Saturday, September 19, 2015

The Divers Clothes Lie Empty by Vendela Vida

Rating: 3.8

A woman travels to Casablance, is robbed of her backpack which contains her identity. This captures identity, life choices and travels (although I cringed at some of her choices), 

For "The Famous American Actress" was anyone else picturing Angelina? lol! I also laughed at some of the descriptions of Morocco.  I have been in places with no street signs and directed to "go to the shop by the KFC/Pizza Hut intersection" only to find more than one place matching that description.

The entire novel is written in the second person. You will either love or hate this. You will either see the character as immature or go with the story and enjoy it's unfolding. I loved the second person narrative so much that I was able to overlook the character not being particularly likable. This is not a must read or even a recommend but it was entertaining, especially on audio.

Monday, September 14, 2015

The Fishermen by Chigozie Obioma

Rating: 4.8

I read this as it is on the long list for the Man Booker PrizeThis is about a close-knit family in 1990's Nigeria. It is told by 9 year old Benjamin. This large family consists of the strict father, loving mother and Ben's 3 older brothers and his younger brother and sister.

This book is about this family's spiral into ruins after a madman's prophesy drives one brother to be plagued with fear. The first part had me laughing out loud with the wonderful stories that capture African families their story-telling and beliefs, the last half had me clutching my heart and wishing I could help the characters. This is a dark, haunting, tragic story that will stay with me. So sad.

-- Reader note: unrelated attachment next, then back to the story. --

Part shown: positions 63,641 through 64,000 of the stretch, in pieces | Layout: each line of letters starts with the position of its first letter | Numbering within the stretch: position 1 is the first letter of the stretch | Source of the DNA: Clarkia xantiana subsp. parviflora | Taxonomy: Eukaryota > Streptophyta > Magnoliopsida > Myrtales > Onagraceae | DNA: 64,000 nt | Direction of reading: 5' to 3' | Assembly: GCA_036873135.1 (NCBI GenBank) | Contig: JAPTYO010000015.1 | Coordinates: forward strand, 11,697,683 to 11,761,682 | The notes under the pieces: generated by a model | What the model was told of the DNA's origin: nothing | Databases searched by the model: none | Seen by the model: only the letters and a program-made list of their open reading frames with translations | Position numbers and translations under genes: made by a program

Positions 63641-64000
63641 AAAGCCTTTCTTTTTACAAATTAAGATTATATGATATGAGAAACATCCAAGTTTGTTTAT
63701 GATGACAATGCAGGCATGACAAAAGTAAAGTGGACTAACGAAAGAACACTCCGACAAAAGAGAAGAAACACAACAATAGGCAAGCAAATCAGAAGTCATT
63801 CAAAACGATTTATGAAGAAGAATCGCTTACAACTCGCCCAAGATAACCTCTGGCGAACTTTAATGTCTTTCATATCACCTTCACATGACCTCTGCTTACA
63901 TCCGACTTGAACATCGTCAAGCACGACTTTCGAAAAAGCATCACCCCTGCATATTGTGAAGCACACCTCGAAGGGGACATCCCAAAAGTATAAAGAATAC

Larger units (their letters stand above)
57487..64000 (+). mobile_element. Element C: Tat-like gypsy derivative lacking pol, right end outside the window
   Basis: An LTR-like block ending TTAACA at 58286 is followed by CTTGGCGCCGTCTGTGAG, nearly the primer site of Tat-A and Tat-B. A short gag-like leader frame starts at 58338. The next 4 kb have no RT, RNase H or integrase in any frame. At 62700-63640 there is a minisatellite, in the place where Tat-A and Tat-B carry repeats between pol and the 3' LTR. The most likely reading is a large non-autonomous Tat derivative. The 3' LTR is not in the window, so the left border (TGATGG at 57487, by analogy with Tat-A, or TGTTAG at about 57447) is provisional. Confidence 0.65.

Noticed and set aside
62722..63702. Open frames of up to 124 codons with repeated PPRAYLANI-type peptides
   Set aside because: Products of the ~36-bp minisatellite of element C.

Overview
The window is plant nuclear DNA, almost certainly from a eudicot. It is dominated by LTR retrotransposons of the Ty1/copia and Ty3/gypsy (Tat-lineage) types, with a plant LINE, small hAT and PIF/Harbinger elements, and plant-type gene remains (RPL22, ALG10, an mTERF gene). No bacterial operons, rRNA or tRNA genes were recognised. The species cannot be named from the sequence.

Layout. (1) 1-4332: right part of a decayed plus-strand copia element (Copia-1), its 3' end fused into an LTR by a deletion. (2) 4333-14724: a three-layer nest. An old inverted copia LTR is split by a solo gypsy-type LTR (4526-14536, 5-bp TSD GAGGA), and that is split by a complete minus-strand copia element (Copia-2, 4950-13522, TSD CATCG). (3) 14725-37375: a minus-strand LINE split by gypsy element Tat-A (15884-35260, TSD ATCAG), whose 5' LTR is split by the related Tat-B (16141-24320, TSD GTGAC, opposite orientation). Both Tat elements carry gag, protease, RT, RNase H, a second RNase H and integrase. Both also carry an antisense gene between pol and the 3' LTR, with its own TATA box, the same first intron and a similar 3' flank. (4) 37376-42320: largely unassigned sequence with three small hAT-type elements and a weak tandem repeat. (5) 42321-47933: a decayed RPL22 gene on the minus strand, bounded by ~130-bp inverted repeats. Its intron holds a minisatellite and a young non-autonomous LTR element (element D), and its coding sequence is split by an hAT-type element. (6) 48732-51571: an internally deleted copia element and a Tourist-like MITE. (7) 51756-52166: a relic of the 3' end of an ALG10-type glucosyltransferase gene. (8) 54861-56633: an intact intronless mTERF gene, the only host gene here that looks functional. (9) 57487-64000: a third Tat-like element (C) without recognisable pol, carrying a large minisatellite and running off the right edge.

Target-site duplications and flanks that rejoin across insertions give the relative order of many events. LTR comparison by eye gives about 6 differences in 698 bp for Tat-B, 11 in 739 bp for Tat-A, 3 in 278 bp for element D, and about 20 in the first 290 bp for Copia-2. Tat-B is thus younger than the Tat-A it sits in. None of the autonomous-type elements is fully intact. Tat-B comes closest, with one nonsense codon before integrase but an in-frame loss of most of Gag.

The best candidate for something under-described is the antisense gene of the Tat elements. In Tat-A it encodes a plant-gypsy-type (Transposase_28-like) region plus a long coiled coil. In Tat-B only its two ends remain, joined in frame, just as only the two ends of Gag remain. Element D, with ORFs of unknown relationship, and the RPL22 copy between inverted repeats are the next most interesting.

Sunday, September 13, 2015

Dark Tide by Elizabeth Haynes

Rating: 3.1

I was on a psychological thriller kick while I was in Maui. This was a perfect beach read being light and easy.  Genevieve wants to starts life over again but needs money to buy her dream - a boat.  She takes a weekend job as a pole dancer/stripper.  When she is able to buy her boat she quits her job and leaves London but, she doesn't leave everything behind.

I was a bit disappointed in this book.  It had poor character development and the ending felt rushed and then too 'wrapped up with a bow' for my liking. Definitely not the same caliber as Into The Darkest Corner which I really enjoyed.

Wednesday, September 9, 2015

Pretty Baby by Mary Kubica

Rating: 1.5

I really enjoyed Mary Kubica's book The Good Girl so was excited when she came out with a new book.  Unfortunately, I wasn't very far in before I realized that  

The Story:  Heidi sees a homeless teenage girl holding her infant baby and can't get them out of her head.

This book is very slow paced but I could have handled that if the character development was plausible. All of the characters had flaws and pain. I felt that the author was relying on hooking the reader for their sad circumstances, rather than doing proper character development with depth. Here are some things that I just couldn't overlook:

Heidi - Unrealistic and unbelievable behavior.  Doing things we all know not to do, no matter how much your heart is in the right place....and then things go downhill from there
Heidi's husband Chris - I don't know one man who would just go along with his wife's behavior
Willow - One minute Willow is acting like the 8 year old child she was when her family dissolved and the next she is acting like a 17 year old. I don't think the author knew what this girl's personality was supposed to be.  I understand abuse and her character was not realistic. She would revert to being 8 years old at all different tims (not just trigger moments) and her speech was sometimes very simplistic and other times very mature